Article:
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CCNA And CCENT Practice Exam:

Hex And Binary Conversions

Chris Bryant, CCIE #12933


You CCNP candidates need to take this one, too -- you never know when these conversions will pop up.

Trust me.

Let's get to the questions!

All of today's questions are short answer. No need to thank me. ;)

Convert the following....


1. Hex value aC4 to decimal


2. Decimal 1092 to hex


3. Binary string 00110010 to decimal


4. Binary string 11001101 to hex


5. Hex value C8 to binary


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Video Boot Camp


The answers:

1. Hex value aC4 into decimal

This means we have...

"a" units of 256

"c" units of 16

"4" units of 1

In hex, "a" is 10 and "c" = 12. Therefore, we have ....

10 units of 256 = 2560

12 units of 16 = 192

4 units of 1 = 1

Add them up and you get 2756.

By the way, get used to doing these conversions and additions by hand -- you can't use the Windows calculator in the exam room.


2. Decimal 1092 into hex

First question: Are there units of 256 in this value? Sure, there are actually four of them...

4 x 256 = 1024

Subtract that from 1092 and we have 68 left. Are there units of 16 in 68? Sure, there are 4 of those as well.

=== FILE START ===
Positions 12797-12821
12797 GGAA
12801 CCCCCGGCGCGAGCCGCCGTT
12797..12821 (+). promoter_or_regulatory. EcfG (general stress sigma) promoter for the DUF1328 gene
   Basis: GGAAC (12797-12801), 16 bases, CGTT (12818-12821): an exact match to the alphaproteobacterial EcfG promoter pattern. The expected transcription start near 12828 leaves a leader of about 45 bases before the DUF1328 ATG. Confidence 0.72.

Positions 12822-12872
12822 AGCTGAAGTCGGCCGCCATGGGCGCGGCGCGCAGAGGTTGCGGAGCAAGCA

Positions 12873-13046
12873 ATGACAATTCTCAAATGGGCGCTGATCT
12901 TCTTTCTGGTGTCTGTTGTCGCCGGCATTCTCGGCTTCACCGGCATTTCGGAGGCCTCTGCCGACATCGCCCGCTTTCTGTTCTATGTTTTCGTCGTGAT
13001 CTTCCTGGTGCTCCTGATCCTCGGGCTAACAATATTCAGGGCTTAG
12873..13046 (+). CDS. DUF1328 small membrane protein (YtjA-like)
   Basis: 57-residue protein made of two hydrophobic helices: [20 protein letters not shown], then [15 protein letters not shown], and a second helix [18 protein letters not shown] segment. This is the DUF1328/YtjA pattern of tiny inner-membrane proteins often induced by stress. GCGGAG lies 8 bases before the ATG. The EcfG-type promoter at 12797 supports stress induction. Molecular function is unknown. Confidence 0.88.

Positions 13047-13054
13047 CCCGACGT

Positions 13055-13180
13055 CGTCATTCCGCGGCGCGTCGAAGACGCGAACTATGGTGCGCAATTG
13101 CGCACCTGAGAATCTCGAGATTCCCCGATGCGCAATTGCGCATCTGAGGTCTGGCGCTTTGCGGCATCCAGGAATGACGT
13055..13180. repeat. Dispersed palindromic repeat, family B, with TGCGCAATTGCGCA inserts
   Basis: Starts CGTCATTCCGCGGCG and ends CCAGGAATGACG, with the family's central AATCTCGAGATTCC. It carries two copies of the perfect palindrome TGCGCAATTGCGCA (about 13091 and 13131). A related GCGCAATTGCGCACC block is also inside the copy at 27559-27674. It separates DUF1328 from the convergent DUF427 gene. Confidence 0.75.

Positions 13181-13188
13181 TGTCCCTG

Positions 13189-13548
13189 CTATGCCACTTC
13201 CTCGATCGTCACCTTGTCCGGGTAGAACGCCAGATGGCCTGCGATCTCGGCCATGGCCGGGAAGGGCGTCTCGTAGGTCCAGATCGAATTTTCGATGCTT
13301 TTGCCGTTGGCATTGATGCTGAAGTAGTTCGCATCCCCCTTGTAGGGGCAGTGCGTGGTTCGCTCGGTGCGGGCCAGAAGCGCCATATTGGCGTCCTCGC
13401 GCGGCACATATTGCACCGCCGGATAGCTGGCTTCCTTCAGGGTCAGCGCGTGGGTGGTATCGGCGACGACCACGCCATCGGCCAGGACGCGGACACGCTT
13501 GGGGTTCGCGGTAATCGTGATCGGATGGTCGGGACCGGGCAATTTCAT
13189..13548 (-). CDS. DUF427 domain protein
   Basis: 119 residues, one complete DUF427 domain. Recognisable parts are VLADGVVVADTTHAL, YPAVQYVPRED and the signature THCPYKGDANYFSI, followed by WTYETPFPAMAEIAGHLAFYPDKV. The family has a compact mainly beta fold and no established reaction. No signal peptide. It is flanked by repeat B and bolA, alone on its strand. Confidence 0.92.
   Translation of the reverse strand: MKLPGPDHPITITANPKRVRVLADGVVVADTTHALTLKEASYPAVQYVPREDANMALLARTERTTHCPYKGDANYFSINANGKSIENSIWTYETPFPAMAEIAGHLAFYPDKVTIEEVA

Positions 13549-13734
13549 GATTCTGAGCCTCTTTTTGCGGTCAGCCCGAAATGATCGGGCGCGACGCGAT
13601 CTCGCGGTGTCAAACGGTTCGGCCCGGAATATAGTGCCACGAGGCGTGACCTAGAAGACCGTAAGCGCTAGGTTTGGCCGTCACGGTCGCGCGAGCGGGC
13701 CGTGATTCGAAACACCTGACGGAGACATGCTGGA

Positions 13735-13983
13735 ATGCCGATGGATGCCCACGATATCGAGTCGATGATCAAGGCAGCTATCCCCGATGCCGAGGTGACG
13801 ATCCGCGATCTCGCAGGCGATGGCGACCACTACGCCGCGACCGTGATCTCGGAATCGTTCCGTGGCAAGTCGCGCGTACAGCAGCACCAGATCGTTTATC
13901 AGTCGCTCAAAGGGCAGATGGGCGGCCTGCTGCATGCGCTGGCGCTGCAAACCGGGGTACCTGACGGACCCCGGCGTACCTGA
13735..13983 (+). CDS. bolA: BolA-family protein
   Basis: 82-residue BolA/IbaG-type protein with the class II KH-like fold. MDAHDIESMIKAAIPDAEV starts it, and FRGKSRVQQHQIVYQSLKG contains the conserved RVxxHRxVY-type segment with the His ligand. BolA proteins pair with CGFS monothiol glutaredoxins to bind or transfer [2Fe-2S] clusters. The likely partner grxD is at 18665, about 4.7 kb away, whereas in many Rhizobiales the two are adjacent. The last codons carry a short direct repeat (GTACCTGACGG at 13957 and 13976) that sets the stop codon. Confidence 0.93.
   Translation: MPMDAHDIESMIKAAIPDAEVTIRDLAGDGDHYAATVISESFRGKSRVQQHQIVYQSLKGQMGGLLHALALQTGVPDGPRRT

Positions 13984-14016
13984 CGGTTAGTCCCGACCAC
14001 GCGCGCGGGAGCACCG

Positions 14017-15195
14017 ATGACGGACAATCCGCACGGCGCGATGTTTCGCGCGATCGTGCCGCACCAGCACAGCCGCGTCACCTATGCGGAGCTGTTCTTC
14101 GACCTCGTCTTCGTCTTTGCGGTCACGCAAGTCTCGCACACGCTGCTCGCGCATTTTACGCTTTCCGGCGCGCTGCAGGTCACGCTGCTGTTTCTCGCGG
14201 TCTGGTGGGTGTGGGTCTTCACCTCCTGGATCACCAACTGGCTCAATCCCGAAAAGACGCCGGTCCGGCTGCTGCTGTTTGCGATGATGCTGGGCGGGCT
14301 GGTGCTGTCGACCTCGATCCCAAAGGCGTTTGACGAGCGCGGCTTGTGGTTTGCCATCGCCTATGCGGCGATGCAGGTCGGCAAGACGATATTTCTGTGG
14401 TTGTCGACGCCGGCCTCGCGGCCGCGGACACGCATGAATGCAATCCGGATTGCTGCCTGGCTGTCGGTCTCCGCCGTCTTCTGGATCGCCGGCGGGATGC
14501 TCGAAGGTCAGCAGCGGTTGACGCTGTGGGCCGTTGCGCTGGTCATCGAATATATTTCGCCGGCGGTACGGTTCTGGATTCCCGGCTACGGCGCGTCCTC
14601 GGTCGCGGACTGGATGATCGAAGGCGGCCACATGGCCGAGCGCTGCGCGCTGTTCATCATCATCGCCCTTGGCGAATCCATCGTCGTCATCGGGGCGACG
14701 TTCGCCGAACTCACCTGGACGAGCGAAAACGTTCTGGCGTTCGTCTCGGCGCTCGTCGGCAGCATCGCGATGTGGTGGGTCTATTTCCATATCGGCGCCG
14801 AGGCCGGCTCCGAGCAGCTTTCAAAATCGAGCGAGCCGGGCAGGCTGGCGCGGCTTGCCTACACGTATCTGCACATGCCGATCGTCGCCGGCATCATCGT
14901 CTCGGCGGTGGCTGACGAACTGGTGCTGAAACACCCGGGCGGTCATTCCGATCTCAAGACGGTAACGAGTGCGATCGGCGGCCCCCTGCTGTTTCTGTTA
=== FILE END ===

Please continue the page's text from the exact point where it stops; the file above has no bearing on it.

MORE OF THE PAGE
4 x 16 = 64

That leaves us 4, which is four units of 1.

Our hex value: 444


3. Binary string 00110010 into decimal

Going from left to right, the following bits are set to one -- 32, 16, and 2. Add them up and you have 50.


4. Binary string 11001101 into hex

A little more work is needed here, but not much. ;)

These bits are set to one: 128, 64, 8, 4, and 1. Add them up and you have 205.

Converting to hex, we obviously don't have any units of 256 in there. We have plenty of 16s, though - twelve of them.

16 x 12 = 192 (12 = "c"

We have 13 remaining, which in hex is "d" - so the resulting hex value is "cd".


5. Hex value C8 into binary

Converting that to decimal, we have 200 -- and you can probably convert that in your sleep at this point.

But just in case you're not sleeping, that binary string would have the 128, 64, and 8 bits set, resulting in:



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